QUOTE(JFreezus @ Mar 31 2010, 11:54 PM)
where to start....first off there's a transformer in the psu the converts 120 to something like 26v....that might need replacing....
A SMPS doesn't work that way, that's how a Linear PSU works.
I am a professional technician and even I wouldn't start trying to fix a power supply that I did not have a schematic for and the engineer who designed it with me there.
That's a contradictory statement, if you were a professional technician you wouldn't really need a schematic to troubleshoot the preregulator stage of an SMPS, and if you did you'd just make one up for it or the circuit in question as you go thru it, that's what I do.
@ linsonchan - With all of the different versions of PSUs that are out now, as well as multiple versions of each one of those, it's still not worth it to get in there and go messing around unless you know what you're doing and have the time/money to spend on tinkering with it That's provided you can even find replacements for some of those components as that's one of the main hurdles you'll run into when repairing things now, there's no way to cross reference some parts, or you'll find very little documentation on them. So you're left with knowing what the part pretty much is, but can't get the specifics on it, and while tossing in some generic replacement in a Linear PSU isn't going to fry it up like an egg, with an SMPS that's just asking for something to blow up in your face when it's plugged back in.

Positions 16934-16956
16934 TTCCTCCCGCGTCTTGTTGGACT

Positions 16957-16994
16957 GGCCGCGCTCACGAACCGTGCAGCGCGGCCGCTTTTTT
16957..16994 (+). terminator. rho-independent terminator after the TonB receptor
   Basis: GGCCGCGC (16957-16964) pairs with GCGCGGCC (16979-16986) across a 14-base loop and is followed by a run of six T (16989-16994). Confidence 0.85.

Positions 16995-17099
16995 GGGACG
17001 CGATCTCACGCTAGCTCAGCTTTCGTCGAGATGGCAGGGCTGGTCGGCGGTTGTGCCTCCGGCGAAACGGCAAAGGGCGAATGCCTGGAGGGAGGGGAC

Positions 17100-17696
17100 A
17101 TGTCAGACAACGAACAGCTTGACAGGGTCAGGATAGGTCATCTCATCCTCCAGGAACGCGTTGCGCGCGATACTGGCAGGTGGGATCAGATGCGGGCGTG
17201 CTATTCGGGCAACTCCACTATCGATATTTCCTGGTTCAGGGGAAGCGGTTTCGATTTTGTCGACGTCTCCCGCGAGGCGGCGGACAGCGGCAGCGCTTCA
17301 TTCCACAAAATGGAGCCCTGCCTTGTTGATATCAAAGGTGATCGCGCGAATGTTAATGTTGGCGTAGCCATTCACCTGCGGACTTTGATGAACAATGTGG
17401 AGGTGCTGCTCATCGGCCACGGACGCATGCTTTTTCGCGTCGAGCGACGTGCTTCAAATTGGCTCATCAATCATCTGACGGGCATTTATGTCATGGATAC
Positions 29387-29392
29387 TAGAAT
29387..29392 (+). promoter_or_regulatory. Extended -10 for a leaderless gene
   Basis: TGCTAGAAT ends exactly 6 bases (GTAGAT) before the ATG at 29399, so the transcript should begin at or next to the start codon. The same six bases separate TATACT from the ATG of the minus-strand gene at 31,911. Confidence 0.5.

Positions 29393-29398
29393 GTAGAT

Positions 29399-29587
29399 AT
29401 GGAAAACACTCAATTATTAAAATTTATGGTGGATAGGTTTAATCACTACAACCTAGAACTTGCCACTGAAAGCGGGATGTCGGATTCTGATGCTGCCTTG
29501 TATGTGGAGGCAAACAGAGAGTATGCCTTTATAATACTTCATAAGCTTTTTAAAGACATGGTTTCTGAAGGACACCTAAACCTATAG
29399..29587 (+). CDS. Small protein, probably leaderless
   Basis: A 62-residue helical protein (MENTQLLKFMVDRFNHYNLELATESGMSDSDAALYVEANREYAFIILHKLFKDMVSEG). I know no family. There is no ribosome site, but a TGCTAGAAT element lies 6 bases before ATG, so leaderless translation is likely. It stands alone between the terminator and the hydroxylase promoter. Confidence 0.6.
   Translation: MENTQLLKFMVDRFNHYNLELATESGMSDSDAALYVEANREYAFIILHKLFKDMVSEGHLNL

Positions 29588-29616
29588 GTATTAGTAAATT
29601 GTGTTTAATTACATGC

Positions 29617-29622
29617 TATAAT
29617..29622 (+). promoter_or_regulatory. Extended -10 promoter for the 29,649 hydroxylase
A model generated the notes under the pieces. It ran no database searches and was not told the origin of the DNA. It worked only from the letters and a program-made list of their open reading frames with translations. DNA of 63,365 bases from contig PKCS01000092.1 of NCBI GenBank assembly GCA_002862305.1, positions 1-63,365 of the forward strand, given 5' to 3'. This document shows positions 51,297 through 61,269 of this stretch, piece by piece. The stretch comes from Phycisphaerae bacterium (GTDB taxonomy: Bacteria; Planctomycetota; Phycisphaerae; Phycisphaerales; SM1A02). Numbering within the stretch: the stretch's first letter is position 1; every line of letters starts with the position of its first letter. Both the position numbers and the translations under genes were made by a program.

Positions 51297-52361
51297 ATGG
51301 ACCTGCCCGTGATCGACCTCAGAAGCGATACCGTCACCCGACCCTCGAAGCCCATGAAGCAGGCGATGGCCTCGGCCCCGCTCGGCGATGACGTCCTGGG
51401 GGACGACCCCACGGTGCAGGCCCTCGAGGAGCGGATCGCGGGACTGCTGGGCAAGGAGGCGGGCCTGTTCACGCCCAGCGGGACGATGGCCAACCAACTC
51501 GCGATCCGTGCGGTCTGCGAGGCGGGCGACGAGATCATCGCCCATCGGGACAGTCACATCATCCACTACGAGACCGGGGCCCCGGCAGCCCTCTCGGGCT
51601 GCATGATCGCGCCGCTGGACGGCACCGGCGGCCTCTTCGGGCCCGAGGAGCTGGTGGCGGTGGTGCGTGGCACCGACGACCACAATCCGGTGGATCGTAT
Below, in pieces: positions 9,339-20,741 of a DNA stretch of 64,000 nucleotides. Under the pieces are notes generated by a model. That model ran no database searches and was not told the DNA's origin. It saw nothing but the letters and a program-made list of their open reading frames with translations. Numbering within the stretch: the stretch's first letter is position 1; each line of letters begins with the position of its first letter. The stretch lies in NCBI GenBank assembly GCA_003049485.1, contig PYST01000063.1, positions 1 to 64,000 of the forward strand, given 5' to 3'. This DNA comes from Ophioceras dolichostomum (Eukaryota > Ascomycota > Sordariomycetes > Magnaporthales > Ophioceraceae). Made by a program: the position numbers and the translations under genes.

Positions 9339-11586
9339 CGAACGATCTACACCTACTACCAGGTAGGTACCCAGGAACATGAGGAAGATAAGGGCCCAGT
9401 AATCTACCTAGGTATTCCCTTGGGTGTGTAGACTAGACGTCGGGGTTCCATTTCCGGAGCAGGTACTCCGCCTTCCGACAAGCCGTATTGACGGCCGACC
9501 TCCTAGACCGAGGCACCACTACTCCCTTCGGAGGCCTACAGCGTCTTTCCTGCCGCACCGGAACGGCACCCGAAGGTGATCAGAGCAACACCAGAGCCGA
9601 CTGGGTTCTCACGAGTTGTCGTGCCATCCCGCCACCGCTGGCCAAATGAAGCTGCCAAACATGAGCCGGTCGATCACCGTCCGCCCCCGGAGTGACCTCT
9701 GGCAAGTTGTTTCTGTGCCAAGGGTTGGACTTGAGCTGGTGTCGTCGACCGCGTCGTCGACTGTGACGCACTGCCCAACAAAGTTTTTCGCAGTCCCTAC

No one here is trying to talk you out of learning something new, but an SMPS really is not a good place to start out, because of the complexity of it as well as the danger in working on one.This post has been edited by RDC: Apr 1 2010, 11:19 AM